captain_jay_conrad

Super-Earth
Joined
Aug 23, 2012
Location
Courthouse.
America's educational problems stem from a failed attempt at education reform dating back to the early twentieth century. John Dewey spearheaded the first major effort to modernize America's primary and secondary schools, in the late 1890's and early 1900's. Granted, the school system was in dire need of reform, but Dewey was wedded to a single philosophical school of thought. He championed a form of pragmatism.

His views on education help explain the emotional reactionarism that plagues the U.S. today. In his 1938 book, Experience and Education, he contends that schools are wholly social institutions in which the emotional development of the child is even more important than the curriculum. I agree that a child's psychological development is important, but I cannot disagree more that it should take precedence over mastering the subject matter. Unfortunately, Dewey's philosophy remains the primary impetus behind American elementary and secondary schools.

As you pointed out, this early focus on emotionalism is preyed upon by various factions which promote radical agendas that don't help the child develop a well-rounded foundation in core knowledge. Many of these institutions dabble in pseudo science, revisionist history and the like. Public schools, on the other hand, focus on social development as opposed to individual development. (Both carry significant importance and are necessary for a well rounded individual). The entire public school system is geared towards various standardized tests, (or at least they are in Texas).

Educational quotas fail to instill the fundamental knowledge base of the pupils. It also explains the great difficulty American students encounter in learning secondary languages. This system unintentionally impedes a student's development. Worse yet, it limits the amount of time instructors can give to students who develop and learn differently. Even some of our private schools, modeled on a more European method of learning, are hampered by strictly enforced government mandated time quotas.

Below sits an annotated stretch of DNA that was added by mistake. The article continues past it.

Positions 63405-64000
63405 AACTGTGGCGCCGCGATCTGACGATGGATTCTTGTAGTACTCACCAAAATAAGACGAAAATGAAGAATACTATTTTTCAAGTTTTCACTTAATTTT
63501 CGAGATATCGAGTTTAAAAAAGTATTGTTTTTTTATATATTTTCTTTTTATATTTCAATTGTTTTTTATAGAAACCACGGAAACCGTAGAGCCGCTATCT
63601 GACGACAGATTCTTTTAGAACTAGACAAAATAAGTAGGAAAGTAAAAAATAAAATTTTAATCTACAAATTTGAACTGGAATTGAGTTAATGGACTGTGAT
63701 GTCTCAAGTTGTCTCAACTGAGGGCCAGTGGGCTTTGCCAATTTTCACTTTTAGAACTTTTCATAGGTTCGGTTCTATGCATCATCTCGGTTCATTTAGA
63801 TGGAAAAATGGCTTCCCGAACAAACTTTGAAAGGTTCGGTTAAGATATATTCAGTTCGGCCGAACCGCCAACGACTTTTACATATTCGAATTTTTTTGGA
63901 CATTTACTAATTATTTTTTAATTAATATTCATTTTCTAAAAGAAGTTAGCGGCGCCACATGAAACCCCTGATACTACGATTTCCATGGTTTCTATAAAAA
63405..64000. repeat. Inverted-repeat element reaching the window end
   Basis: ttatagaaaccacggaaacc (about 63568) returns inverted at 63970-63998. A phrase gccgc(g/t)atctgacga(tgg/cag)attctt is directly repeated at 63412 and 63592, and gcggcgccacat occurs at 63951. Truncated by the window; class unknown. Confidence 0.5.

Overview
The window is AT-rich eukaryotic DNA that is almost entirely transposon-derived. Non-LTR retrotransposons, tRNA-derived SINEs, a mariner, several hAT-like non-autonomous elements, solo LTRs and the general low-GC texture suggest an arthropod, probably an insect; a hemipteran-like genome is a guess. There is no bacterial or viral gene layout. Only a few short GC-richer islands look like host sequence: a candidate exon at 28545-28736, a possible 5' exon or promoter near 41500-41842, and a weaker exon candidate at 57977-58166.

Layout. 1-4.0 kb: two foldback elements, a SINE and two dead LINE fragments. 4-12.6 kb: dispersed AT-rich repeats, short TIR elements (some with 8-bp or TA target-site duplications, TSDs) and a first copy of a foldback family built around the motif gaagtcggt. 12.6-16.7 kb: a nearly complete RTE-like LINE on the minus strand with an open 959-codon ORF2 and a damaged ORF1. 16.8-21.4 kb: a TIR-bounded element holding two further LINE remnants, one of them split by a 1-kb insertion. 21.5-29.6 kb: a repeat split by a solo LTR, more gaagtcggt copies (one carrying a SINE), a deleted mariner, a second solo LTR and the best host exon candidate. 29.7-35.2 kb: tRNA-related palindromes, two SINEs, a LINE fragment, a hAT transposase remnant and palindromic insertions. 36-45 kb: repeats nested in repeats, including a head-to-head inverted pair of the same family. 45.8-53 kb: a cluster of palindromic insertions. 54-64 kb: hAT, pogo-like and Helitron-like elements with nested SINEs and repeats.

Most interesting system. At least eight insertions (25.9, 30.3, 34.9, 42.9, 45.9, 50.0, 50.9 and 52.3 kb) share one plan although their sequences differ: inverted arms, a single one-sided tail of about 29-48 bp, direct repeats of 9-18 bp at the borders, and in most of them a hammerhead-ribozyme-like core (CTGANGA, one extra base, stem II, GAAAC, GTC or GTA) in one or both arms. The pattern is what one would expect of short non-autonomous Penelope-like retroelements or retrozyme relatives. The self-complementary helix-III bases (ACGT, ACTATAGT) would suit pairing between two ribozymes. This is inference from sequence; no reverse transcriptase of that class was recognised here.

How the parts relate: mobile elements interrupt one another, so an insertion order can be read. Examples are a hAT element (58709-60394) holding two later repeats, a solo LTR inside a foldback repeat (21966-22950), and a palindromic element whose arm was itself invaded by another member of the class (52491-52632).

I attended one of those private schools based on the European model. My learning style is completely auditory. So, I took longer to grasp subjects like arithmetic. Because of time constraints, I had to be tutored outside of school just to keep up. Those topics will never be my strong suit, but I got the foundational base needed to expand in university, and ultimately, law school.

There are many factors contributing to America's failing education system. None of the solutions would be easy either. Politicians despise difficult or complex solutions. Even when those solutions are the only feasible option available. All in all, it places America's youth in a very precarious position.

One of the major casualties of the Dewey educational system is the topic of Civics. I agree that math, science, and technology are important; but the condensed version of history and civics fail to instill what civil rights people naturally possess. In addition, it fails to provide students with an appreciation or understanding of why free speech is so important. That being said, I'm not trying to say that there aren't a great number of American students who develop this knowledge on their own. Rather, in general, our schools do a poor job in extrapolating the more abstract principles behind fundamental human rights.

Humanist principles are lost in a somewhat truncated focus on knowledge. Liberal Arts are superseded by science technology and math. I believe the different schools of knowledge share an equal importance. To truly reform education, students must gain a firm grasp in both, before specializing in university and, if the student so chooses, super specializing in graduate school.